In June 1803 Admiral Horatio Nelson embarked on HMS Victory as Commander in Chief in the Mediterranean. This was the first year of the Napoleonic Wars and in the period leading up to the decisive 1805 Battle of Trafalgar he had been either blockading or chasing the French and Spanish fleets. To mark the 200th anniversary of the death of Nelson special stamps were issued by Gibraltar and the Isle of Man. After Lord Nelson was killed at Trafalgar, his body was preserved in brandy and spirits of wine mixed with camphor and myrrh for over two months until his burial in London’s St. Paul’s Cathedral.
The Crown Agents Stamp Bureau bought 50kg of Victory’s oak timbers after the ship was refitted in Portsmouth Naval Dockyard – the work to refit the ship was completed in 2005. The purchased wood was pulped and incorporated into stamps marking the 200th anniversary of the Battle of Trafalgar. Using an advanced printing technique, the stamps used the traces of oak timbers on the surface of the image of HMS Victory. The stamps were printed by Cartor Security Printers, a French company.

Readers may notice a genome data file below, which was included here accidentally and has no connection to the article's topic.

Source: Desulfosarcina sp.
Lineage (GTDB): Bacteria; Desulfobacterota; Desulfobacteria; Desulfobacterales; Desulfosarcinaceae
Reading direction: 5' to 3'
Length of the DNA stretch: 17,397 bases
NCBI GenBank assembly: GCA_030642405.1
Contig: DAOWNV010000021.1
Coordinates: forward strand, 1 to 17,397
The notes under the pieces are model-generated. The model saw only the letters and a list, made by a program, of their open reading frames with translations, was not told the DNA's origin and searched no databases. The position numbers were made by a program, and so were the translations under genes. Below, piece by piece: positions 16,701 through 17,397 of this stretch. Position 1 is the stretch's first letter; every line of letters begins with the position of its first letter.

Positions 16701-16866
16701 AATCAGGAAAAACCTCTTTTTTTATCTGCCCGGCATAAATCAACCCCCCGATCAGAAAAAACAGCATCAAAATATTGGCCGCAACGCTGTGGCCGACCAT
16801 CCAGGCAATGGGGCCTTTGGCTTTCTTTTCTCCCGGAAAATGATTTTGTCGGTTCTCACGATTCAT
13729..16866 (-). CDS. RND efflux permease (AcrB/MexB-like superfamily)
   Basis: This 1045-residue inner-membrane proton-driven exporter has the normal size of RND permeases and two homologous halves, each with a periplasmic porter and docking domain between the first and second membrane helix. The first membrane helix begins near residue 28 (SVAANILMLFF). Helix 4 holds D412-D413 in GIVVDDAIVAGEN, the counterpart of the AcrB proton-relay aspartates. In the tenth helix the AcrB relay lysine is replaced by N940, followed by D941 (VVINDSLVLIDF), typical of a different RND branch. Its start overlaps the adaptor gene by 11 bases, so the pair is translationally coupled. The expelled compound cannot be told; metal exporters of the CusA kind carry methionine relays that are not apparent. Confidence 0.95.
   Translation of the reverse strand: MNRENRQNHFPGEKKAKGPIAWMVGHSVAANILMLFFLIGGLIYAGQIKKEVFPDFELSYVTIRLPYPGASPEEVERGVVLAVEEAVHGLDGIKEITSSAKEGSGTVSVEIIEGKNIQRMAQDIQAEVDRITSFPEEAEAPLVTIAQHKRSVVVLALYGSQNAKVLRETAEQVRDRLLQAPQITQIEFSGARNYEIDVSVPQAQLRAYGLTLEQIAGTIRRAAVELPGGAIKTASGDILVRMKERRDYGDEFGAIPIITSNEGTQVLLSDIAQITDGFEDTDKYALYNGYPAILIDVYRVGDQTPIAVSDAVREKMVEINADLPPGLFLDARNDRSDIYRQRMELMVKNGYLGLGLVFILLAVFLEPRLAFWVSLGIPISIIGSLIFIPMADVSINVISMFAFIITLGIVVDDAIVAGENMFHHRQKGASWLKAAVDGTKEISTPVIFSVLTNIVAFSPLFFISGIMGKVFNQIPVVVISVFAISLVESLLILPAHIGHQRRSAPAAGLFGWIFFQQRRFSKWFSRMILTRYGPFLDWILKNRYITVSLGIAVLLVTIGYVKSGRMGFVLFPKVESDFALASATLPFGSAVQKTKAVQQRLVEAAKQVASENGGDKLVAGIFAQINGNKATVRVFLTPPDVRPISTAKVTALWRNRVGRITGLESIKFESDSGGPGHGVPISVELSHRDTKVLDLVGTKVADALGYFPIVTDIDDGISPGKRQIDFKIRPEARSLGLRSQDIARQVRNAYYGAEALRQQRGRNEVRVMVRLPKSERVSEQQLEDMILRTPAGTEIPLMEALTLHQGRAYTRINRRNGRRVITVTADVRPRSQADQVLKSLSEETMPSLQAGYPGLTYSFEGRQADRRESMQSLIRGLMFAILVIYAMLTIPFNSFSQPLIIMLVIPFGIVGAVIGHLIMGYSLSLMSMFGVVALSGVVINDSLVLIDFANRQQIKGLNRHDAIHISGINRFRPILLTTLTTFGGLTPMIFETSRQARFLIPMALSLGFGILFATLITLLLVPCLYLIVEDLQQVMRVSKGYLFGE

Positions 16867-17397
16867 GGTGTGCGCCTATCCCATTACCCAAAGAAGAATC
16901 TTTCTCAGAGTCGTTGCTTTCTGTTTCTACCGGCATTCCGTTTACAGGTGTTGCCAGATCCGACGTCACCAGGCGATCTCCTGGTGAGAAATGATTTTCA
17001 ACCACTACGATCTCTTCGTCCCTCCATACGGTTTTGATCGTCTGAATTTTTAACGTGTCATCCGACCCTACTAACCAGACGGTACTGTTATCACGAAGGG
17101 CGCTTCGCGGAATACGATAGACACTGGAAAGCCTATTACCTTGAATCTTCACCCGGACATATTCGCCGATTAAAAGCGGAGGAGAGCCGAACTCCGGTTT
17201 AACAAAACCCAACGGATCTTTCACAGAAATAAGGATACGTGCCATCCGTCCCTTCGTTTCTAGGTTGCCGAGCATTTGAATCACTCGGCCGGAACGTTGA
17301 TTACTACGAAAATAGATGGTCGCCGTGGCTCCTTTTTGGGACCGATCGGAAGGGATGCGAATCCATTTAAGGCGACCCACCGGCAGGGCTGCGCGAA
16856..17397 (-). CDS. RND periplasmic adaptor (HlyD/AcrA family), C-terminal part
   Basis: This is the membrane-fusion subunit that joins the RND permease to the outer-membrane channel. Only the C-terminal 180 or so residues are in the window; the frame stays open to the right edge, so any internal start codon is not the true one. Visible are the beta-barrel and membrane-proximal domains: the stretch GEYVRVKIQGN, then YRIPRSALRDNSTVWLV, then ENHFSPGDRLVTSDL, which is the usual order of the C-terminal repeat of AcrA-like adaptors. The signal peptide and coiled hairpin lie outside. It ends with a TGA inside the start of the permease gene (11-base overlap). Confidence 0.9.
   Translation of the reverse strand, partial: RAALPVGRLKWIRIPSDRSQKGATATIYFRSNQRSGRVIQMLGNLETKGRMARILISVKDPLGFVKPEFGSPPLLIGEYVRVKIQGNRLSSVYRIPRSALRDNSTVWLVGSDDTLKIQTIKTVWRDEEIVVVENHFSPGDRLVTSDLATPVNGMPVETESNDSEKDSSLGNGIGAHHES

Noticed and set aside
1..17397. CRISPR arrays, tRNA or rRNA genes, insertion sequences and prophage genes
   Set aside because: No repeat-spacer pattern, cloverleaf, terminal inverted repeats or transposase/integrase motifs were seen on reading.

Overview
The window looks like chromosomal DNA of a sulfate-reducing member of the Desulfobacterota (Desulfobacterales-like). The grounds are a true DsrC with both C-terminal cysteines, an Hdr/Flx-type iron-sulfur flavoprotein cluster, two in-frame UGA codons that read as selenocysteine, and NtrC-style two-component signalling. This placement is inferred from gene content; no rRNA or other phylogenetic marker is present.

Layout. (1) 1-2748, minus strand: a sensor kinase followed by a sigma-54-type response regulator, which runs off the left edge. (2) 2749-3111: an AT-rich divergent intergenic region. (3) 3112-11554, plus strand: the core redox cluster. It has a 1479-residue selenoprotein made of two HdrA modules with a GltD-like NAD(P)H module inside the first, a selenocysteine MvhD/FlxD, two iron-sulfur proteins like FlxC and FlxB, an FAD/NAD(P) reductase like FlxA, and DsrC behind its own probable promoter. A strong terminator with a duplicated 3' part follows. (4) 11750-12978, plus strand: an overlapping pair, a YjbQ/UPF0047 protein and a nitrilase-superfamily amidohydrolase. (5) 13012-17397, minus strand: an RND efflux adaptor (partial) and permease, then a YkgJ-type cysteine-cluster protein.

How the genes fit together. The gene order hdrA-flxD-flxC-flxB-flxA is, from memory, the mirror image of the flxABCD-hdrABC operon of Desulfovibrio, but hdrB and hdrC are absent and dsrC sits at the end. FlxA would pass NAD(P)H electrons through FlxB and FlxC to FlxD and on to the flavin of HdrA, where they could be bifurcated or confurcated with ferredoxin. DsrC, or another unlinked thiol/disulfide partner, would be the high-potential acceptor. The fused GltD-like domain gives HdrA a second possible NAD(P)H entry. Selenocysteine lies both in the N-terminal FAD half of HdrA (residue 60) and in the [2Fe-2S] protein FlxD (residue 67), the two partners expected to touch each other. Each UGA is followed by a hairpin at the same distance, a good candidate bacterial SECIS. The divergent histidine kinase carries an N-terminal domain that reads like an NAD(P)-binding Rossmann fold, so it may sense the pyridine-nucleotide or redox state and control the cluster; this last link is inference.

Above we have: the 38p stamp image “Guarding the Body” depicting the barrel that Lord Horatio Nelson’s body was returned to Britain in after his death; HMS Entreprenante (40p stamp), a 10-gun cutter that the Royal Navy captured from the French in 1798. The British commissioned her in 1799 and she served during the French Revolutionary and Napoleonic Wars, participating in the Battle of Trafalgar. She took part in several small engagements, capturing Spanish and French ships; the 47p has a portrait of a fully-decorated Nelson. The HMS Victory stamp (GBP1.60) is the only one printed from paper made by pulping wood purchased during the HMS Victory refit.
The above Gibraltar stamp sheet is a siamese joint issue with the Isle of Man – a siamese joint issue a type of twin issue in which the stamps from both countries are physically (se-tenant or within the same miniature sheet) linked together.
And Nelson’s connection with Gibraltar? It was at Rosia Bay, Gibraltar on the 3rd November 1805 that his body was brought ashore from HMS Victory. Here we have a stamp sheet showing the badly damaged HMS Victory being towed towards Gibraltar after the Battle of Trafalgar.
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